In conventional Project Management, you work out the duration of the project, then work out the cost. In ORION planning, everything is connected, and influences can flow in any direction. If there is a link between project cost and project duration, constraining either will affect the other.
In this example, there is a cost incentive for finishing early, as well as the usual variable costs. You can describe the incentive pretty much as the contract would describe it, as
IF ProjectFinishDate < 125
THEN Incentive = 400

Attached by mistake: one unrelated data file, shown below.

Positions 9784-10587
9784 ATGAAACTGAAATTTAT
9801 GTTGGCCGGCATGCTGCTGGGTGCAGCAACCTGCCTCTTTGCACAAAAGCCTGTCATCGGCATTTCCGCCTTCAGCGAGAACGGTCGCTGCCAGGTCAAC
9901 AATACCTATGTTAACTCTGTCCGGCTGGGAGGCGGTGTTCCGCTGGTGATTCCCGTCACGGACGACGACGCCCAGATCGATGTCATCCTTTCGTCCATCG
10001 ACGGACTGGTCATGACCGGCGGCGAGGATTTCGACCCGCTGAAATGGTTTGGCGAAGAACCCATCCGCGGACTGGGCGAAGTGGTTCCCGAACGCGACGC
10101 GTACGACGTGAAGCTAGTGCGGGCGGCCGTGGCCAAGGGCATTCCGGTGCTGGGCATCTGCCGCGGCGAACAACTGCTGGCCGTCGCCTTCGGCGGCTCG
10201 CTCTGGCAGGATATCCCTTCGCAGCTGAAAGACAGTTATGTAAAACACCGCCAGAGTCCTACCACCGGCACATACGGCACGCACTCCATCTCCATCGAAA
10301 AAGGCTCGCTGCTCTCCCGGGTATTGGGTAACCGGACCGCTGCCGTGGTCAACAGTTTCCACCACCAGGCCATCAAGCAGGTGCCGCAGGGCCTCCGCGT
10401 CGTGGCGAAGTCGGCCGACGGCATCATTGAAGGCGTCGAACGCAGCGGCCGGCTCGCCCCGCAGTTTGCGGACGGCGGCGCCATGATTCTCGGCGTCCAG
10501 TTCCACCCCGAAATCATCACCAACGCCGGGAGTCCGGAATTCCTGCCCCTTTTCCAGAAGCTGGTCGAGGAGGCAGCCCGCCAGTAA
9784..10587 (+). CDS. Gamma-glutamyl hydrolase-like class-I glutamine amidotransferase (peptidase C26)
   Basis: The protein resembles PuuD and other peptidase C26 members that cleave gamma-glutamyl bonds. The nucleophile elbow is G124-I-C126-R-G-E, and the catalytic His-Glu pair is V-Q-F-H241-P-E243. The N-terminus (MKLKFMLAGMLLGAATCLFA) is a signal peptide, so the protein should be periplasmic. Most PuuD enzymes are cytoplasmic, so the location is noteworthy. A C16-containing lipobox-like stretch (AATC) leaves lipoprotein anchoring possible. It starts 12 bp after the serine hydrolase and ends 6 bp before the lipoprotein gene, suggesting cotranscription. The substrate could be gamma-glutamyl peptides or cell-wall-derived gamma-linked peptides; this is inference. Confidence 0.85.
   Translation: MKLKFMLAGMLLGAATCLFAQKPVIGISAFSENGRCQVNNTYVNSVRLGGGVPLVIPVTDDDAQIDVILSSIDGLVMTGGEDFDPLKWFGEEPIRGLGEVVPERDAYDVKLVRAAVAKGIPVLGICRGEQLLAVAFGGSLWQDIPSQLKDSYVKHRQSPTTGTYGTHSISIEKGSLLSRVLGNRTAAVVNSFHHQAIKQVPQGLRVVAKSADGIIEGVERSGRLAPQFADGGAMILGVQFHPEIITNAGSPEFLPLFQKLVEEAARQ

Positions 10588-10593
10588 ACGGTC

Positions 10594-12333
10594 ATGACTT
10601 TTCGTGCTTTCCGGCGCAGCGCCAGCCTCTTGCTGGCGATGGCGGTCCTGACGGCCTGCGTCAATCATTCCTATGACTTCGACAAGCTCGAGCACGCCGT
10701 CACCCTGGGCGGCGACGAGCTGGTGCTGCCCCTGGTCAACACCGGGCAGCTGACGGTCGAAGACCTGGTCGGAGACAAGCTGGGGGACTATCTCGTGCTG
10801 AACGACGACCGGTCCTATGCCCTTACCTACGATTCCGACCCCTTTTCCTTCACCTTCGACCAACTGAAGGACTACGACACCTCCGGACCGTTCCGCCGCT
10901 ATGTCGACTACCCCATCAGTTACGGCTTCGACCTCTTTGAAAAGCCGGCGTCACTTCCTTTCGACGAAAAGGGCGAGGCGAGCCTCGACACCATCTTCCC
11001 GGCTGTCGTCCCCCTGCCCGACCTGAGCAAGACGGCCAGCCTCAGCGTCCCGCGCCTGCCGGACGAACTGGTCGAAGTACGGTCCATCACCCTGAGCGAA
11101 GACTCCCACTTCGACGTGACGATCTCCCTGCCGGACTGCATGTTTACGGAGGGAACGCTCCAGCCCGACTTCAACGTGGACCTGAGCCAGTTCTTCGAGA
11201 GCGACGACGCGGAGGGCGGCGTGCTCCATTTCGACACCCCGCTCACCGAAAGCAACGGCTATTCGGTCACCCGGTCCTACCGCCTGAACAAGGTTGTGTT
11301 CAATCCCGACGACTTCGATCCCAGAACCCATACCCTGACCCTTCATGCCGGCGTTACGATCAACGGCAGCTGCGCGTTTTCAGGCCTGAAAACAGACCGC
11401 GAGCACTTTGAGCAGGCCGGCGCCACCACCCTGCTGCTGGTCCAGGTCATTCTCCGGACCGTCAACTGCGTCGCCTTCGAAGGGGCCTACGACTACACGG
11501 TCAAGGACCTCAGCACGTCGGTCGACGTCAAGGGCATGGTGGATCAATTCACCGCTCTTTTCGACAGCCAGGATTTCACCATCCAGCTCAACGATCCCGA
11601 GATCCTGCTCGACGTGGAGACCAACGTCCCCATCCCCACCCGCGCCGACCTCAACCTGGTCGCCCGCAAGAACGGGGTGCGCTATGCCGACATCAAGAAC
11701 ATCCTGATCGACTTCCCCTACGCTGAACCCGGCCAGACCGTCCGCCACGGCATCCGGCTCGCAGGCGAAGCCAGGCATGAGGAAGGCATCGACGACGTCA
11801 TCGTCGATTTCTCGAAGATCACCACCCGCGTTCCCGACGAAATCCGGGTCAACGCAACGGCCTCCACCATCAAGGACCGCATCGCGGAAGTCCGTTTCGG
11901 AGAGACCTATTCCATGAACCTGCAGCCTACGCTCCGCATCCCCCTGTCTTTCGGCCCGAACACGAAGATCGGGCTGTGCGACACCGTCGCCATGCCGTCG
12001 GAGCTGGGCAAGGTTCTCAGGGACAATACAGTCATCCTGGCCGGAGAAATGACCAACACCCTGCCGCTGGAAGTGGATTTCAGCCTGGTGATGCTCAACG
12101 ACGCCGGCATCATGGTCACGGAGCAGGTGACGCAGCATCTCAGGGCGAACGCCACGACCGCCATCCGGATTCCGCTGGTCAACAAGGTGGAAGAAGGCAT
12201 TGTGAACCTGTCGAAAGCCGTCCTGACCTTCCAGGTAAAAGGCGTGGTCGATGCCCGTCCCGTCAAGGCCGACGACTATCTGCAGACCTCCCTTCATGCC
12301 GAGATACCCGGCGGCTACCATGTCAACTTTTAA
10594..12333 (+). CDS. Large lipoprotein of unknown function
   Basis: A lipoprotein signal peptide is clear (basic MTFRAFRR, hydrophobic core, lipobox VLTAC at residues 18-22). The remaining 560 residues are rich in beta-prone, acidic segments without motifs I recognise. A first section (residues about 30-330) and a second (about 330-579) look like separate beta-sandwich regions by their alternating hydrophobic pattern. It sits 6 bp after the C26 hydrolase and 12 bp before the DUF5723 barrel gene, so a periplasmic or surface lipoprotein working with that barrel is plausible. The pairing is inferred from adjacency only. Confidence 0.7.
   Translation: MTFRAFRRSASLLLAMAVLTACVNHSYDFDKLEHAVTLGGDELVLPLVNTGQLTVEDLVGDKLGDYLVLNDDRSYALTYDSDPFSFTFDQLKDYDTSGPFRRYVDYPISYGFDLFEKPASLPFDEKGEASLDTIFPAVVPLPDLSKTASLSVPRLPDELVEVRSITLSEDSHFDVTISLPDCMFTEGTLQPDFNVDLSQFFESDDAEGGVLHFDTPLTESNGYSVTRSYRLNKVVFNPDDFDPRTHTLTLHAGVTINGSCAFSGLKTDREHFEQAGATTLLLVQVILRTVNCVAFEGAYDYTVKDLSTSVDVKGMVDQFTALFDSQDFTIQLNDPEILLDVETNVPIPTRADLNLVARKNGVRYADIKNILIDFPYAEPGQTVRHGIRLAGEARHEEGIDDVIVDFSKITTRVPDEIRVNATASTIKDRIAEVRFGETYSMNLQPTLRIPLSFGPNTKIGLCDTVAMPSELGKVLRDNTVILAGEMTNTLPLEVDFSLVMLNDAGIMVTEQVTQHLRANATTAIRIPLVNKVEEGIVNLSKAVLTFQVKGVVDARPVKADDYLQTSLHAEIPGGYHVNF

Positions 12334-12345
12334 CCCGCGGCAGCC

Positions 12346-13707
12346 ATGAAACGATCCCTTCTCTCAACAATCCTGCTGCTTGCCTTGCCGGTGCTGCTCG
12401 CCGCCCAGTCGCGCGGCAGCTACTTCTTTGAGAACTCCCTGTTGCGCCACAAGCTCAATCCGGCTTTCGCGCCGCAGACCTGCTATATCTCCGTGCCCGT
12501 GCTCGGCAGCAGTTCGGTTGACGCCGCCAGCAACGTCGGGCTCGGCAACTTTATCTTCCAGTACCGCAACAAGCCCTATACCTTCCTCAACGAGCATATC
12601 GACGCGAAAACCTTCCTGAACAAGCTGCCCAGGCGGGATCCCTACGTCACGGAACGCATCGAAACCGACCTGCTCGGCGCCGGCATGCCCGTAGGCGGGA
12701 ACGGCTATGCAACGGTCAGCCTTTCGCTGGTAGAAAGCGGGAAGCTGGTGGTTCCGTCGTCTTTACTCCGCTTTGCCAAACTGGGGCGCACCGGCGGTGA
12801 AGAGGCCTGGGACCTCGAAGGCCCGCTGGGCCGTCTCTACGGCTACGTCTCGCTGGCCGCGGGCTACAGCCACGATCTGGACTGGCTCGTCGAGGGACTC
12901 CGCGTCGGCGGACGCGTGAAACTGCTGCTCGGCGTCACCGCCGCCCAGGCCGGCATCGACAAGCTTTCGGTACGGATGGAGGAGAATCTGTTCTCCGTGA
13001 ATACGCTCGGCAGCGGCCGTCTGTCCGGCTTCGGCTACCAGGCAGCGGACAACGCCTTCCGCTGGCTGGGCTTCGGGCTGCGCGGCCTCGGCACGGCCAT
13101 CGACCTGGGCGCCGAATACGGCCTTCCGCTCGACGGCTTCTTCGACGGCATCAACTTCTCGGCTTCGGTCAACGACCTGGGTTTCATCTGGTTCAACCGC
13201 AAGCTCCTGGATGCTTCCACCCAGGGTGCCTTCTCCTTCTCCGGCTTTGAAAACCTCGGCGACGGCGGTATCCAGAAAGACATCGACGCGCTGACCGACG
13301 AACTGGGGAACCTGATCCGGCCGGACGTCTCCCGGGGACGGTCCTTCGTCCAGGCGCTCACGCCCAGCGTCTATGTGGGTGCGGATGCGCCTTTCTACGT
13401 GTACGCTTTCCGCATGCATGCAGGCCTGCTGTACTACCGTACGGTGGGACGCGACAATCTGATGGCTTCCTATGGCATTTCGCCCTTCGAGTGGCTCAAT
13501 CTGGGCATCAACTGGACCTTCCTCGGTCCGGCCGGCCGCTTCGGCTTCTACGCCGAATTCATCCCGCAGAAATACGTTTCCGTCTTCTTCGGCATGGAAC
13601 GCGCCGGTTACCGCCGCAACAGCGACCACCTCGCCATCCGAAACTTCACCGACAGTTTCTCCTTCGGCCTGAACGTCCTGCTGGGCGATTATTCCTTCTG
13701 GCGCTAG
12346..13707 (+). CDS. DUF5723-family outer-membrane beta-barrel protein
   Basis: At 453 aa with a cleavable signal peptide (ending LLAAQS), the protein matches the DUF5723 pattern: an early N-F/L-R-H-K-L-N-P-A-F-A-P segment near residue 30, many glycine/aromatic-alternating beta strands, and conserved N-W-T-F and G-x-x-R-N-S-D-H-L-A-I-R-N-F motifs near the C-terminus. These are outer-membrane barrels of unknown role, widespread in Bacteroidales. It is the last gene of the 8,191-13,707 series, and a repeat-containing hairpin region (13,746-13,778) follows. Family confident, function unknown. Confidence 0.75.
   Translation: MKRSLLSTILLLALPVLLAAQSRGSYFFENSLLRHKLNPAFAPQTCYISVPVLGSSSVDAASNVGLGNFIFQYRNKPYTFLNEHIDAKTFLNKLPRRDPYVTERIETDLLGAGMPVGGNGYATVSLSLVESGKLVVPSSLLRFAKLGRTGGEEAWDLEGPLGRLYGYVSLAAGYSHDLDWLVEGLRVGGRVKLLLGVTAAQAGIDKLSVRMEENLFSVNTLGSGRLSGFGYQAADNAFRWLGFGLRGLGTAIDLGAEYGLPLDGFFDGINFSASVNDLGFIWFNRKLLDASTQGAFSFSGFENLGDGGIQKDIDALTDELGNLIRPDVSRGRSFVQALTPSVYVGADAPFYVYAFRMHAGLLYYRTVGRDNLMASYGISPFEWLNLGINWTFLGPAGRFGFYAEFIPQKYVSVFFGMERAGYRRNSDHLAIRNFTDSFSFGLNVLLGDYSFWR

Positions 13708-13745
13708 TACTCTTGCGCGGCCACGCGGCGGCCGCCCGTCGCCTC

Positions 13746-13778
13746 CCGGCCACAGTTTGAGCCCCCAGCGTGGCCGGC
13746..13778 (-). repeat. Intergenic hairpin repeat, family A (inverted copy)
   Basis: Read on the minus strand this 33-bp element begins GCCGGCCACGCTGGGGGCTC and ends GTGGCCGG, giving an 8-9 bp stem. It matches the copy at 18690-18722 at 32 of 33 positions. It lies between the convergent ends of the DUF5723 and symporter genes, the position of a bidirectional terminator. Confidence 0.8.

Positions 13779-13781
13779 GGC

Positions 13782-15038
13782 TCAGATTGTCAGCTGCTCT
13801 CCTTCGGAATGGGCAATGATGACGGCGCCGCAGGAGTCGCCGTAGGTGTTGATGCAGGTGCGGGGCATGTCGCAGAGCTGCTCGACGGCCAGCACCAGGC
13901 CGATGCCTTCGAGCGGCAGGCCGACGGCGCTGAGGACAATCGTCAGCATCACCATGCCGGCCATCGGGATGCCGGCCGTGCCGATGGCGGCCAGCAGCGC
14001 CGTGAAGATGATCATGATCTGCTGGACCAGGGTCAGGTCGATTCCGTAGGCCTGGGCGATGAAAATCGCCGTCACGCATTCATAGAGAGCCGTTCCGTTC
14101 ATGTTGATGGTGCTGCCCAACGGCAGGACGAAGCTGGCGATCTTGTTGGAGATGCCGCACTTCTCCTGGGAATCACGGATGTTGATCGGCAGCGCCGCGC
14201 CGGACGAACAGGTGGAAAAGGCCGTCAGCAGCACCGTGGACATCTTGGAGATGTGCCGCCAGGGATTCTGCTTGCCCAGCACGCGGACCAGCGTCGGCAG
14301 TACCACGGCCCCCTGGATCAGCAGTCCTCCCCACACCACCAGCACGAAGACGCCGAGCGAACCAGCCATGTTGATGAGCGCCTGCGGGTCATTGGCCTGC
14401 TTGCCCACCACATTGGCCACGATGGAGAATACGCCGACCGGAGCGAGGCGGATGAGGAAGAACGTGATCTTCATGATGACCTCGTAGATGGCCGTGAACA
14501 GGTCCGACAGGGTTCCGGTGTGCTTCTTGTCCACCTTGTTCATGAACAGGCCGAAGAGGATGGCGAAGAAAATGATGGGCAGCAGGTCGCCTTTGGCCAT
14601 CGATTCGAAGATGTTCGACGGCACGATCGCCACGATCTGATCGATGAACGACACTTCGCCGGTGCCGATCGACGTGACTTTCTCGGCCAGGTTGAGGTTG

ELSE Incentive = 0
ProjectCost = FixedCost + VariableCost - Incentive
VariableCost = CostRate * ProjectDuration + CostAlternatives + ContingencyCost
While there is logic determining the value of Incentive, ORION can see through it to find that Incentive has a range 0,400. As you constrain the cost, the duration will also be constrained, the Incentive switching to a single value and giving a more precise range on project duration if all of the range on ProjectFinishDate is below 125 or all above.
Similar connections can be set up with Project Risk, so the diagram showing the project being squeezed by time and cost and resources and risk really does illustrate how ORION Project Planning works. The embedding of logical switching in a project model is unique to ORION.